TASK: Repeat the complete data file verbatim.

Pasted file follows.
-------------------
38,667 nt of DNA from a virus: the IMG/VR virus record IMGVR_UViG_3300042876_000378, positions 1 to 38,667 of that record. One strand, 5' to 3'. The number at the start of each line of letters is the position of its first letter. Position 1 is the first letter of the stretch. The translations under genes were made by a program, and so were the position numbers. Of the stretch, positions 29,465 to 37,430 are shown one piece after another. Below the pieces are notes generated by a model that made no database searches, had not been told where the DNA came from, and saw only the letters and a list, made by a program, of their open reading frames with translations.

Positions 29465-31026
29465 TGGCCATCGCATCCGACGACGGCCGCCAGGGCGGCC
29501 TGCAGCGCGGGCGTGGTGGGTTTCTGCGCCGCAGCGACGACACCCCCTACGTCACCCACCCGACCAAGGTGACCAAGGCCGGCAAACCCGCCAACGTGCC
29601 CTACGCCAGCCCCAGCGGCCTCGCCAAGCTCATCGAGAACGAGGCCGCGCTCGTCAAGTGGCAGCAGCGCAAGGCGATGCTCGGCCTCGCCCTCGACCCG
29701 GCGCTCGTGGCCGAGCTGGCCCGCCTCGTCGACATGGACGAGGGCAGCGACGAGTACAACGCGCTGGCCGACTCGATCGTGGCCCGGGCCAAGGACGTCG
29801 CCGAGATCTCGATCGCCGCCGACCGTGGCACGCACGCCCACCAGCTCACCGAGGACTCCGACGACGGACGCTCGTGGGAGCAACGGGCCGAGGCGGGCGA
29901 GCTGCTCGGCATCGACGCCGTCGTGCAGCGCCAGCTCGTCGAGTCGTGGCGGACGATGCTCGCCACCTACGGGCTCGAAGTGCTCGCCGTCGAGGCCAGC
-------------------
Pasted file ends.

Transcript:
38,667 nt of DNA from a virus: the IMG/VR virus record IMGVR_UViG_3300042876_000378, positions 1 to 38,667 of that record. One strand, 5' to 3'. The number at the start of each line of letters is the position of its first letter. Position 1 is the first letter of the stretch. The translations under genes were made by a program, and so were the position numbers. Of the stretch, positions 29,465 to 37,430 are shown one piece after another. Below the pieces are notes generated by a model that made no database searches, had not been told where the DNA came from, and saw only the letters and a list, made by a program, of their open reading frames with translations.

Positions 29465-31026
29465 TGGCCATCGCATCCGACGACGGCCGCCAGGGCGGCC
29501 TGCAGCGCGGGCGTGGTGGGTTTCTGCGCCGCAGCGACGACACCCCCTACGTCACCCACCCGACCAAGGTGACCAAGGCCGGCAAACCCGCCAACGTGCC
29601 CTACGCCAGCCCCAGCGGCCTCGCCAAGCTCATCGAGAACGAGGCCGCGCTCGTCAAGTGGCAGCAGCGCAAGGCGATGCTCGGCCTCGCCCTCGACCCG
29701 GCGCTCGTGGCCGAGCTGGCCCGCCTCGTCGACATGGACGAGGGCAGCGACGAGTACAACGCGCTGGCCGACTCGATCGTGGCCCGGGCCAAGGACGTCG
29801 CCGAGATCTCGATCGCCGCCGACCGTGGCACGCACGCCCACCAGCTCACCGAGGACTCCGACGACGGACGCTCGTGGGAGCAACGGGCCGAGGCGGGCGA
29901 GCTGCTCGGCATCGACGCCGTCGTGCAGCGCCAGCTCGTCGAGTCGTGGCGGACGATGCTCGCCACCTACGGGCTCGAAGTGCTCGCCGTCGAGGCCAGC